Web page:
Newcomers reading through the 300-page core rulebook won’t feel lost among the chapters, which manage to dissect and present Apocalypse Keys’ agenda like a step-by-step guide to heart surgery — staggering to imagine in full but surprisingly simple once you start. The playbooks, which slot into an increasing spectrum of emotional and narrative complexity, come with a primer and best practices notes, and the Keepers section outlines helpful tips for sticking each type of character in the most interesting (read: tragic) situations.
One of the smartest little tricks in Apocalypse Keys’ bag is the devastating success. Like other RPGs of this ilk, the success of every playbook move is determined by rolling two six-sided dice and adding the relevant modifiers. Traditionally, anything below a six is a miss, results beyond a 10 count as unmitigated success, and everything else ends up mixed — that is, leaving room for the Keeper to allow success, but add a complication or a price. When playing as fallen gods, eldritch scions, manifestations of endless hunger, or undead soul fragments, these characters want to keep their dark impulses in check by rolling in that sweet middle spot. Going higher than nine means slipping toward the baleful fate promised (or threatened) by whatever lurks in their hearts’ hidden shadows.
Progress toward this corruption is tracked as ruin, and accruing too much can force characters into early retirement, giving up the game and ushering in the apocalypse as the newest harbinger. Luckily, players can modify their results both up and down by drawing on their bonds to each other, key non-player characters, and the demanding Darkness at the heart of their abilities. As the rulebook reads: “You have so much power, but what you truly have is this: magic and fear. Healing and hope. It will have to be enough.” Staged as flashbacks or small interpersonal moments, leaning on these connections might prove the difference between thwarting a Harbinger or watching the world be remade in the horrific image of whatever lurks beyond the door.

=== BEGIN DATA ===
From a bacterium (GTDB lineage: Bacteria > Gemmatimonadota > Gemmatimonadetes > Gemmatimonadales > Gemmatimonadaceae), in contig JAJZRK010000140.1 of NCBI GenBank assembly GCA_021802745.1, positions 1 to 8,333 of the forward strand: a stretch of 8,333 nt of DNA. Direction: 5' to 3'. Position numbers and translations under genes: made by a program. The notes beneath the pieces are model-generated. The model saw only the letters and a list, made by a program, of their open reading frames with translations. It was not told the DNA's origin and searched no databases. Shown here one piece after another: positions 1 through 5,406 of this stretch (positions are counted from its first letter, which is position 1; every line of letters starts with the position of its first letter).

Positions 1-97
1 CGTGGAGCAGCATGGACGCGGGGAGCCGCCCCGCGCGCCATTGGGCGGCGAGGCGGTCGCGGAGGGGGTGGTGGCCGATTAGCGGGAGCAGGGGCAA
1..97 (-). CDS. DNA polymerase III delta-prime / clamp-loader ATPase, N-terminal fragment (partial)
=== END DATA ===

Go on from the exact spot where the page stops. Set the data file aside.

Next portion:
Nedjadi said designing Apocalypse Keys saved them during the height of the COVID-19 pandemic in 2020 and their own mounting health crisis, as it was a project they could always prod forward inch by inch when nothing else made sense. As the pandemic continued, their despondency relented into a cautious hope reflected in the final version of the game. The importance of bonds deepened, as did the hopeful bent to the RPG’s mysteries and playbook descriptions. The two currencies — darkness tokens and bonds — represent this tug between our worst impulses and better natures.
Perhaps most importantly, Apocalypse Keys doesn’t judge those who struggle to maintain balance but instead provides moments of connection, vulnerability, and intimacy as valves for the pressure of a judgmental, callous world pressing down on your characters’ shoulders.
Apocalypse Keys champions player expression wherever possible, providing constant on-ramps for interaction between the group, revealing a terrible secret or complication, or melting into the arms and lips of your fellow monster — heck, there’s a whole section in the book titled “I Almost Called This Game Apocalypse Kisses.”
Hell isn’t other people in this RPG, but they might be the only thing standing between you and a rapidly opening door to cosmic annihilation.